Positive reinforcement – praise, petting, treats, or a game of tug with a favorite toy – is the most effective training method for dogs. When your dog poops or pees in the designated area, offer enthusiastic praise, gentle pets, and/or a yummy treat as a reward. Associating a successful poop in the right spot with an immediate reward will encourage them to repeat it in the future. Avoid scolding or punishment if your dog has an accident inside the house, or if they run off to a different spot in the yard before you can steer them to your preferred dumping spot. Strongly scolding a dog for relieving themselves will cause a lot of confusion and fear. They’ll probably think you’re scolding them for the actual squat – not for the location they squatted in. Carrots, not sticks, will  get you there. 

Be patient and persistent

Training a dog or puppy takes time and a lot of patience. Some dogs will pick up the routine quickly, but others may need more time to adjust. Stay persistent, positive and keep up with the training, even if there are occasional setbacks. Remember that each successful trip to the designated area is a step in the right direction.

Clean up accidents promptly

Accidents can happen, especially during the early stages of training. If your dog poops in the wrong place, clean up indoor accidents promptly using an enzymatic cleaner. Scoop up their outdoor poops right away, too. A clean environment will help prevent your dog from confusing other areas with their approved bathroom spot.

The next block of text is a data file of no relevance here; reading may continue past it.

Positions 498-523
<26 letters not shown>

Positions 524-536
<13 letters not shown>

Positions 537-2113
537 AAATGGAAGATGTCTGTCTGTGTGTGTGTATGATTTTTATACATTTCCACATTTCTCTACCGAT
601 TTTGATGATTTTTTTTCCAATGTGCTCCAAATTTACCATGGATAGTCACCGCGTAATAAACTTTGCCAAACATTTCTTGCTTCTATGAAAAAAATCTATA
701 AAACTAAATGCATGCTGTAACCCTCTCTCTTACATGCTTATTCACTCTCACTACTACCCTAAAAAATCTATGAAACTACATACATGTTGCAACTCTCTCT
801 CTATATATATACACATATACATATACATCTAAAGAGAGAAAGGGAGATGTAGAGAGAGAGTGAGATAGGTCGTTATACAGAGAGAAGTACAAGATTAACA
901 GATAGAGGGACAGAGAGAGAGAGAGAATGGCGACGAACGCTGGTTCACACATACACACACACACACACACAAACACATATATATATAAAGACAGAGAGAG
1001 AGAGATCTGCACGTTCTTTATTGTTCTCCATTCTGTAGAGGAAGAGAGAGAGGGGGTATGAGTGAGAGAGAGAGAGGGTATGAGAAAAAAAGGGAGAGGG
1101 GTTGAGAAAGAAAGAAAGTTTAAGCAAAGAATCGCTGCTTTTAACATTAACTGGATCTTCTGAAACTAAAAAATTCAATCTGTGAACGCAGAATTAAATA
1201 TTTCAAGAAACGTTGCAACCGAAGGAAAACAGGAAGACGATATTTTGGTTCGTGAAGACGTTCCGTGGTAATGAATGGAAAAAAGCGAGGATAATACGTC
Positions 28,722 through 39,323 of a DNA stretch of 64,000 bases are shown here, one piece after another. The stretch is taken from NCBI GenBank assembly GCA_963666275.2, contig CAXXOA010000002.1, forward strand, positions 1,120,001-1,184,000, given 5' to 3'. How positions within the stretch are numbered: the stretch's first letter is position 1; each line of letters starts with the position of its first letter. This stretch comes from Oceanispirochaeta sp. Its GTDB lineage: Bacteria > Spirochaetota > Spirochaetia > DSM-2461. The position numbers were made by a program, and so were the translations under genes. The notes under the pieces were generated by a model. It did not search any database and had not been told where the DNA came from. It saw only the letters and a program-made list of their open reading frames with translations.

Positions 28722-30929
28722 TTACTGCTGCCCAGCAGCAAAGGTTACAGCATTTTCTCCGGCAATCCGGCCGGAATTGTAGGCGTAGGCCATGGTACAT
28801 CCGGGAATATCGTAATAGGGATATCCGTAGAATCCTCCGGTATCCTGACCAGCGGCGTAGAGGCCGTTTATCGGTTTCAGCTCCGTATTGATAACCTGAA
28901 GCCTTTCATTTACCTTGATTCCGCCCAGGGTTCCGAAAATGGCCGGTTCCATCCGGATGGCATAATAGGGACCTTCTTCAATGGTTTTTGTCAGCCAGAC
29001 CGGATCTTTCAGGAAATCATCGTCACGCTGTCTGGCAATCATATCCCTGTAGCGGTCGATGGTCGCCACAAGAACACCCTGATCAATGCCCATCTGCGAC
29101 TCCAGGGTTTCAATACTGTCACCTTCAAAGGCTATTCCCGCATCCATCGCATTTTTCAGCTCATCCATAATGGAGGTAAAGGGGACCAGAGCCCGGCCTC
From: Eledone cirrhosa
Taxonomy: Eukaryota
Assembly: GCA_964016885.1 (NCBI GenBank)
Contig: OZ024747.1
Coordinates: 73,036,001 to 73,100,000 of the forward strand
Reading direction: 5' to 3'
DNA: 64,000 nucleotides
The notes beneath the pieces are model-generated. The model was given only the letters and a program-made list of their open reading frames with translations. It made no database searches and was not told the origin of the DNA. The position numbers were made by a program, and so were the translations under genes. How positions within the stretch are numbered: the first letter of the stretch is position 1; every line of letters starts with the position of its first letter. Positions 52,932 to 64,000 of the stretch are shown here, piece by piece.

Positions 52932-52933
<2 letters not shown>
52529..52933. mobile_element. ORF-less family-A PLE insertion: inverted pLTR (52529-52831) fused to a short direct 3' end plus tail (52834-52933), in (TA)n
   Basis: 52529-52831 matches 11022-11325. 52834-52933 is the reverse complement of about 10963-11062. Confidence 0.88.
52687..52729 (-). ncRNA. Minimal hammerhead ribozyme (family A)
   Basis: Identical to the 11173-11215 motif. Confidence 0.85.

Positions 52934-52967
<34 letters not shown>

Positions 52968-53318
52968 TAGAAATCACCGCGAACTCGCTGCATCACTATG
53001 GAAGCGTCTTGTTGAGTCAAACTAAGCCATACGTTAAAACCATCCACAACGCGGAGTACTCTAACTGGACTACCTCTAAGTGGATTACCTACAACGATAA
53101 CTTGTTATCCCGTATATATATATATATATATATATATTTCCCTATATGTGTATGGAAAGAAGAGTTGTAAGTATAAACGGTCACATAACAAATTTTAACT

A dooloop on every leash is hands-down the least shitty way to deal with poop

Now, it would be great if we could train our dogs to scoop their poop as well, (I could add some rather gross tales about pups who do, in their own way, but I'll restrain myself) but this task falls squarely in the human camp. However, if you have a dooloop clipped to every leash you own or carabiner one to your backpack or toggle, you'll make a win out of #2. When your dog squats to drop a deuce, you won’t be left holding the bag of warm, odiferous squish in your hand or pocket. You can just bag it, sling it on with one hand, knotted or unknotted, and let the dooloop and your leash do the work.

Shopping for a wardrobe of dooloops just got to be even more fashionably fun!. Check out all of our dooloop multi-packs and pick your favorite, or create your own!

Finally, remember that every dog is unique, so adapt your training methods to suit their individual needs. With time and consistency, your dog will develop good bathroom habits and may even learn to pee or poo on cue -- making life easier for both of you.